Thursday, July 8, 2010

11th Circuit Gives Important Lesson on Timing of Terminating an Employee

You know an opinion is going to be a good one when it starts out with:
Some people are impossible to please. No one can meet their standards and no matter how hard anyone tries, they find fault, criticize, and are unhappy with the result. They demand continuous perfection, which is more than any human being can deliver. The evidence in this Title VII case indicates that Heidi Verdezoto is one of those people.
The facts of this case are also very interesting and dramatic and somewhat of a lesson for employers who delay terminating employees while they search for a replacement. In a nutshell, a superior, Heidi Verdezoto, with the employer, a family-owned and operated enterprise, was infamous for terminating people in the "controller" position for never meeting her expectations. The plaintiff was no exception except for that fact she found out before she was terminated that her termination was imminent and then things got complicated for the employer because the plaintiff then began making accusations of discrimination based upon her Cuban origins.

The plaintiff filed a complaint with the EEOC but then received her right-to-sue letter and then sued the defendant alleging discrimination and retaliation. The defendant then moved for summary judgment contending that the plaintiff failed to set forth a prima facie case and did not rebut the legitimate non-discriminatory reason for her termination. With respect to retaliation, the defendant said that the plaintiff was going to be terminated anyway and that only the timing was poor, at best. The district court granted summary judgment on both claims.

Ultimately the two sides quibbled over whether the plaintiff actually performed her job duties successfully and satisfactory or whether the reasons proffered by the defendant for her termination were merely pretextual. The 11th Circuit upheld the district court's grant of summary judgment on the discrimination claim and notes that Heidi was simply impossible to please and that is just fine under Title VII so long as she's impossible to please for non-discriminatory reasons:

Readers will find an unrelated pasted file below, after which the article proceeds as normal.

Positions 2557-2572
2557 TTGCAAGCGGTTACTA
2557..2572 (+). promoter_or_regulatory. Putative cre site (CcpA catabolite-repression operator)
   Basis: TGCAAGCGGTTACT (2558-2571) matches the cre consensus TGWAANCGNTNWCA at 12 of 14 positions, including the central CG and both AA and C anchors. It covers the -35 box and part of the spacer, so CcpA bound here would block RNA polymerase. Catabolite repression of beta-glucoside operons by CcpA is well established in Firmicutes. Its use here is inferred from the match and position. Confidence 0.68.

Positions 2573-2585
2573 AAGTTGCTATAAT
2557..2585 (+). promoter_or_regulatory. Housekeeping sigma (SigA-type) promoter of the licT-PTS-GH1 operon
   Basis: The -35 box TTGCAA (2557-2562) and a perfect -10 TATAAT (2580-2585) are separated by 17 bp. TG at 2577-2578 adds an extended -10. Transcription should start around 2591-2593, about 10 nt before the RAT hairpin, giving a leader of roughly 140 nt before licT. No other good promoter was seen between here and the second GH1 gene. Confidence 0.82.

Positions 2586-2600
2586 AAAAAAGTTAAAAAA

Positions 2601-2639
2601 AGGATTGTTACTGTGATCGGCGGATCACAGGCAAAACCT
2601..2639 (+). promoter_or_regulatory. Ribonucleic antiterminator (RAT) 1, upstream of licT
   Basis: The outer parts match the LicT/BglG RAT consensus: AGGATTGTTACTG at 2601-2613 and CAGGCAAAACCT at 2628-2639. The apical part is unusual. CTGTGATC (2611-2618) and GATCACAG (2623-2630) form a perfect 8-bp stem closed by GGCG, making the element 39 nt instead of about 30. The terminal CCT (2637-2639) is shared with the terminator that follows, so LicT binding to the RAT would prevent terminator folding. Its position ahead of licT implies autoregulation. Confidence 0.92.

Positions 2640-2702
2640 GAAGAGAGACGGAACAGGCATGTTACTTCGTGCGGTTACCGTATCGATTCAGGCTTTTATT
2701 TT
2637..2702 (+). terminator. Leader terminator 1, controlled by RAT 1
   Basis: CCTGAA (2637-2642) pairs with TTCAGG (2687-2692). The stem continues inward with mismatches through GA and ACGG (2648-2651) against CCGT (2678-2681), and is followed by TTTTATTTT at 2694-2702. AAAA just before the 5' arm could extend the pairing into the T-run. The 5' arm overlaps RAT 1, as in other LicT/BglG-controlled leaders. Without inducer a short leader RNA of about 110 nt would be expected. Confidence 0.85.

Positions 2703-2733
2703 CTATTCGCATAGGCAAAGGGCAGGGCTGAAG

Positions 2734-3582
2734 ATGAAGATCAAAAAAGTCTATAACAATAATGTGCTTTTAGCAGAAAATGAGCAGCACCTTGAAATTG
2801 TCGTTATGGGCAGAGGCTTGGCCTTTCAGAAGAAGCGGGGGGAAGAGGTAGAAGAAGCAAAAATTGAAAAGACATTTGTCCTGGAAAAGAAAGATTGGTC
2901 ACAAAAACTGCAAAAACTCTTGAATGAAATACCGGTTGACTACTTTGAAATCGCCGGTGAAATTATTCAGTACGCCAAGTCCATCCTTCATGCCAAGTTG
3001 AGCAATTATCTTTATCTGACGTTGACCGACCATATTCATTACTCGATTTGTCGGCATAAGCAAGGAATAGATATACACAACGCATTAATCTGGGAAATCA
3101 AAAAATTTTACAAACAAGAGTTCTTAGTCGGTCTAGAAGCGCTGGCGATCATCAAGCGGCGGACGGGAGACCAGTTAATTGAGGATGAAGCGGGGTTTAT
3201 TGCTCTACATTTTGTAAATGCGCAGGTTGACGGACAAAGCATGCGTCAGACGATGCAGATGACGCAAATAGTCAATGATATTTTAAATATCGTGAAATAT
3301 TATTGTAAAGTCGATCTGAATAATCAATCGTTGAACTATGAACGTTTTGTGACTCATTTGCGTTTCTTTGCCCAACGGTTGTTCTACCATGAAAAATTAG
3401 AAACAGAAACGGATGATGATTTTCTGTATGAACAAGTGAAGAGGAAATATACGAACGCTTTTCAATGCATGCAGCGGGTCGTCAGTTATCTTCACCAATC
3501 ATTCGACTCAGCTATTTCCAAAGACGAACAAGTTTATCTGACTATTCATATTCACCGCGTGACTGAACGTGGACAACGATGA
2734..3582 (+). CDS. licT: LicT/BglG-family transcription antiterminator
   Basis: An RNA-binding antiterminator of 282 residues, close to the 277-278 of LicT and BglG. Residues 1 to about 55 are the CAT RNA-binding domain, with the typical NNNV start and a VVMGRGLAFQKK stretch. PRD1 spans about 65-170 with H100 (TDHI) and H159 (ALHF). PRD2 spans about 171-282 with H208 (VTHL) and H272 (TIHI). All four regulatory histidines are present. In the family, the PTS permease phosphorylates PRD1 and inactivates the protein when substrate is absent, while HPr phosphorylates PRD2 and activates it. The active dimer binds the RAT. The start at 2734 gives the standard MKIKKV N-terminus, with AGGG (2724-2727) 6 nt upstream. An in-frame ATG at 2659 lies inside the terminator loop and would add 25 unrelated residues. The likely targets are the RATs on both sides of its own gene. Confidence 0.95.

The record establishes beyond any genuine dispute that Alvarez, like her two non-Cuban predecessors, simply failed to satisfy Heidi Verdezoto. That may not be a good reason for firing Alvarez (or her two predecessors), it may not be a reason that flatters Heidi, and it may not be a reason that Royal Atlantic wants to put in its promotional brochures, but it is a non-discriminatory reason. So far as job discrimination law is concerned, Heidi was within her rights to insist on a controllerwho could whip the company’s books into shape overnight while accommodating her own prickly personality and performing every task perfectly, even if there was little or no chance she would ever find such a miracle worker. She was free to set unreasonable or even impossible standards, as long as she did not apply them in a discriminatory manner.
The 11th Circuit quotes a "Vince Lombardi rule" with respect to this case:

This is a classic example of the Vince Lombardi rule: someone who treats
everyone badly is not guilty of discriminating against anyone. See Baldwin v. Blue Cross/Blue Shield of Ala., 480 F.3d 1287, 1301 n.1 (11th Cir. 2007)

With respect to the retaliation claim, this is where temporal proximity comes into play. The letter the plaintiff sent to the defendant complaining of discrimination after she found out she was in danger of termination qualifies as statutorily protected conduct. The fact that the employer was going to fire the plaintiff anyway did not matter in this case because it was the letter that prompted the employer to terminate her the day after they received it and this was enough to establish the adverse action element of her retaliation claim. The employer presented three reasons why it had to terminate her after receiving the letter with the most convincing reason being that it feared the plaintiff would use her important position to sabotage the company. The 11th Circuit was uncertain whether this reason is believeable and sent it back to district court for a jury to decide.

The case is Alvarez v. Royal Atlantic Developers, No. 08-15358 (11th Cir. July 2, 2010)

No comments:

Post a Comment